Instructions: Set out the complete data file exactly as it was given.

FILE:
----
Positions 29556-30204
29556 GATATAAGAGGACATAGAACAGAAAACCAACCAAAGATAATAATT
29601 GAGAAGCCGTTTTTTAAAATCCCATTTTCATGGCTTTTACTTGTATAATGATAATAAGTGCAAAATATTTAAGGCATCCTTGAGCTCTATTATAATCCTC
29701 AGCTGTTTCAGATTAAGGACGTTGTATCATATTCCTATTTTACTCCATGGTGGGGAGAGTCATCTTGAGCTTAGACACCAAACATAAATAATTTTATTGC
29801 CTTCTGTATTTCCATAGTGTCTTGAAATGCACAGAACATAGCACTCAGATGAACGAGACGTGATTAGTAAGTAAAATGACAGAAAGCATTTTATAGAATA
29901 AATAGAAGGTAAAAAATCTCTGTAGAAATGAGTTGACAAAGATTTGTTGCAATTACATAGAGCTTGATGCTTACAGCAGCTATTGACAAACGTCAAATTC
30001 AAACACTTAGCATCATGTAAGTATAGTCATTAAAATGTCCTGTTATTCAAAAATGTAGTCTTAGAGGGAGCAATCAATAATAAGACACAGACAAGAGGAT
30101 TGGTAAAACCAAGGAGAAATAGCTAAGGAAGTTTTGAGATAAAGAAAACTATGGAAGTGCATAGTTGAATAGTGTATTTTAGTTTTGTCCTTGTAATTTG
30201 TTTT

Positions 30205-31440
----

Positions 29556-30204
29556 GATATAAGAGGACATAGAACAGAAAACCAACCAAAGATAATAATT
29601 GAGAAGCCGTTTTTTAAAATCCCATTTTCATGGCTTTTACTTGTATAATGATAATAAGTGCAAAATATTTAAGGCATCCTTGAGCTCTATTATAATCCTC
29701 AGCTGTTTCAGATTAAGGACGTTGTATCATATTCCTATTTTACTCCATGGTGGGGAGAGTCATCTTGAGCTTAGACACCAAACATAAATAATTTTATTGC
29801 CTTCTGTATTTCCATAGTGTCTTGAAATGCACAGAACATAGCACTCAGATGAACGAGACGTGATTAGTAAGTAAAATGACAGAAAGCATTTTATAGAATA
29901 AATAGAAGGTAAAAAATCTCTGTAGAAATGAGTTGACAAAGATTTGTTGCAATTACATAGAGCTTGATGCTTACAGCAGCTATTGACAAACGTCAAATTC
30001 AAACACTTAGCATCATGTAAGTATAGTCATTAAAATGTCCTGTTATTCAAAAATGTAGTCTTAGAGGGAGCAATCAATAATAAGACACAGACAAGAGGAT
30101 TGGTAAAACCAAGGAGAAATAGCTAAGGAAGTTTTGAGATAAAGAAAACTATGGAAGTGCATAGTTGAATAGTGTATTTTAGTTTTGTCCTTGTAATTTG
30201 TTTT

Positions 30205-31440